Don't miss a FREE performance by a small ensemble of musicians from the orchestra. On Sunday, September 26,  at 5 p.m. the Philharmonia Baroque Orchestra Ensemble performs at Hertz Hall on the UC Berkeley Campus. Part of the Cal Performances Open House "Free For All," the ensemble performs Haydn's Quartet for Oboe and Strings in C major and String Quartet in E-flat major, Op. 64, No. 6, as well as Mozart's Quintet for Oboe and Strings in C minor. The event is free and open to the public. This will be the perfect way to warm up for our all-Mozart concert with fortepianist Robert Levin later that evening.

TRIVIA: Austrian composers Haydn and Mozart were contemporaries – though there was a substantial age difference (Haydn being 24 years older than Mozart). Were the two friends? Find out here.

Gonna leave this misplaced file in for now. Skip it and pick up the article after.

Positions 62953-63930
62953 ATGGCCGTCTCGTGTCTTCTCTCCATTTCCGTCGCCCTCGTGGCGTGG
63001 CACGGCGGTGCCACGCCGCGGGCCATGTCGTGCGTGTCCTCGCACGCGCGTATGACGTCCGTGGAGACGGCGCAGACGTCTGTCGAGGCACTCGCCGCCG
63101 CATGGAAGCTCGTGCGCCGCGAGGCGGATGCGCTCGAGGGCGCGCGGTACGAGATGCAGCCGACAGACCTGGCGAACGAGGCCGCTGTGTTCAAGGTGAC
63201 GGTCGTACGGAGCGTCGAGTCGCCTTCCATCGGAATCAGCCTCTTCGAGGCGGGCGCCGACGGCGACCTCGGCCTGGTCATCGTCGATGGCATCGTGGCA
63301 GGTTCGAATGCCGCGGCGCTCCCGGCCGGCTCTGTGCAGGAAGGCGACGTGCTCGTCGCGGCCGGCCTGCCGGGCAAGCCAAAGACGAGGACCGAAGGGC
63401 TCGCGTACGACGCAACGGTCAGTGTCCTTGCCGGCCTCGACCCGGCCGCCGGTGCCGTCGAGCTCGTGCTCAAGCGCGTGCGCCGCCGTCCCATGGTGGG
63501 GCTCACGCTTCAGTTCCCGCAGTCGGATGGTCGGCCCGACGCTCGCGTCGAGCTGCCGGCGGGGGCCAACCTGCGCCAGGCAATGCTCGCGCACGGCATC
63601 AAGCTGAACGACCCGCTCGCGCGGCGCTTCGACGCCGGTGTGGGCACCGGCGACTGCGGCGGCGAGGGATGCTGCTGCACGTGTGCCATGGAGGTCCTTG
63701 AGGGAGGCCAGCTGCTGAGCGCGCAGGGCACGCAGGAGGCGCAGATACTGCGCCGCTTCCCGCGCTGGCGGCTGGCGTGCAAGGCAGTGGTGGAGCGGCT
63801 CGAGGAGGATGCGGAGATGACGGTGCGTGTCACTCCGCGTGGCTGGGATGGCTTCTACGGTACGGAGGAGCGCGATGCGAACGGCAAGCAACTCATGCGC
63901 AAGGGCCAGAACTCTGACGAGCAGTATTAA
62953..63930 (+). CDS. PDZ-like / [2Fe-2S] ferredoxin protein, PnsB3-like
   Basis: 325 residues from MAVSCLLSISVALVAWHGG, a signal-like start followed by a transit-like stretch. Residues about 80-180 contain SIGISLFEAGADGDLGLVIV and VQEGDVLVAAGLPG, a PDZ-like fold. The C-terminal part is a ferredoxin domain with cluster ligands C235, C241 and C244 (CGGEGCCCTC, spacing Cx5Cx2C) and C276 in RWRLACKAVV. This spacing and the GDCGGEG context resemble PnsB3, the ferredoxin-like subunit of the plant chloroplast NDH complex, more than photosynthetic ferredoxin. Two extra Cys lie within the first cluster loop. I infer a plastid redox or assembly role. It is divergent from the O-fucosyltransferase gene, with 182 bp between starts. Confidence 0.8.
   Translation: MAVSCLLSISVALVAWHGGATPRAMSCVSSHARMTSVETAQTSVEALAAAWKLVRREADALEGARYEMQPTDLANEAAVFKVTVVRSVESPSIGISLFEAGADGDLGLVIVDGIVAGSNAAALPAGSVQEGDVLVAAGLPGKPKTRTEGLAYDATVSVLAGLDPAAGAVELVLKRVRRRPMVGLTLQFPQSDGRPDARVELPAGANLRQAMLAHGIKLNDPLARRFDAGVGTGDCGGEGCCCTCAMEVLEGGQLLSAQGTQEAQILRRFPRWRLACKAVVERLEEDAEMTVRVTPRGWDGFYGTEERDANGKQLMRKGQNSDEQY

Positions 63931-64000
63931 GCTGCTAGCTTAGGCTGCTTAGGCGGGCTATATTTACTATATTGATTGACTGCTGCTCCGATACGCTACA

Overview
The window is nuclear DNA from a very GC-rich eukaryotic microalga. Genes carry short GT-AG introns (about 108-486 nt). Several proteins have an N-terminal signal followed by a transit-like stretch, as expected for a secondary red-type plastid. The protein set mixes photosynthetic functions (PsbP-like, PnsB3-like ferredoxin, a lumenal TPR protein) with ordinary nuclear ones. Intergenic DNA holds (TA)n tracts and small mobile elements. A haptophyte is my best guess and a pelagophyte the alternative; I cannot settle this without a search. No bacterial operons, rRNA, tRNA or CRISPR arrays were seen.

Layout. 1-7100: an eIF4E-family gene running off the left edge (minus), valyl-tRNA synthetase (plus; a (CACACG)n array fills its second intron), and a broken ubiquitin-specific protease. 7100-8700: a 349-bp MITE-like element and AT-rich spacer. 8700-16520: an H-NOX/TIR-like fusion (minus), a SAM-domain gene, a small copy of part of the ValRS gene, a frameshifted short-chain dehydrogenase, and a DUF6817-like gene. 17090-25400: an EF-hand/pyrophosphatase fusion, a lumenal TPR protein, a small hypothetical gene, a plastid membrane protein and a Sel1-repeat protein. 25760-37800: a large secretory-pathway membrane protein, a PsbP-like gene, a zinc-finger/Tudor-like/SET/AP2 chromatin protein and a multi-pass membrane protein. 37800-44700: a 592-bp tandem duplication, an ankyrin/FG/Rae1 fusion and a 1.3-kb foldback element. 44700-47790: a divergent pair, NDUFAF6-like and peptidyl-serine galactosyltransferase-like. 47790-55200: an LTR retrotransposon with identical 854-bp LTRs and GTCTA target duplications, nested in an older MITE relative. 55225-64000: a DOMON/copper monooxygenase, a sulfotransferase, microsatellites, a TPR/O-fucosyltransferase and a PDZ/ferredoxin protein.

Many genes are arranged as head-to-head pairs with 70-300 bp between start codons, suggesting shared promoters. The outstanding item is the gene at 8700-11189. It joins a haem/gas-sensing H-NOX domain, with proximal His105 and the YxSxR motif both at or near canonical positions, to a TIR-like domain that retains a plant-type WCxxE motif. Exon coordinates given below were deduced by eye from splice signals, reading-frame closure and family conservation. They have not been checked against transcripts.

Hint: The above engraving is supposed to be a portrait of Mozart & Hadyn in Mozarteum, Salzburg.

Gonzalo in the Wall Street Journal

One of the volunteers who is helping us with our season ticket mailing mentioned this morning that Gonzalo Ruiz is featured in today's Wall Street Journal. He talks about transcribing Bach's "Orchestral Suite No. 2," with it's famous flute solos, for oboe. We played this back in October 2008 to rave reviews.

Hear for yourself: 

July 12, 2010

Speaking of jokes...

Alex Ross posted (and Scott thankfully forwarded) this hilarious spoof radio commercial from 1977 that ever so gently jibes the more contemporary compositions that you will probably never hear our orchestra perform, not even on period instruments.

Fun — and fart jokes — in classical music

That was the sub-headline of the great feature in The Aspen Times this weekend on our Music Director.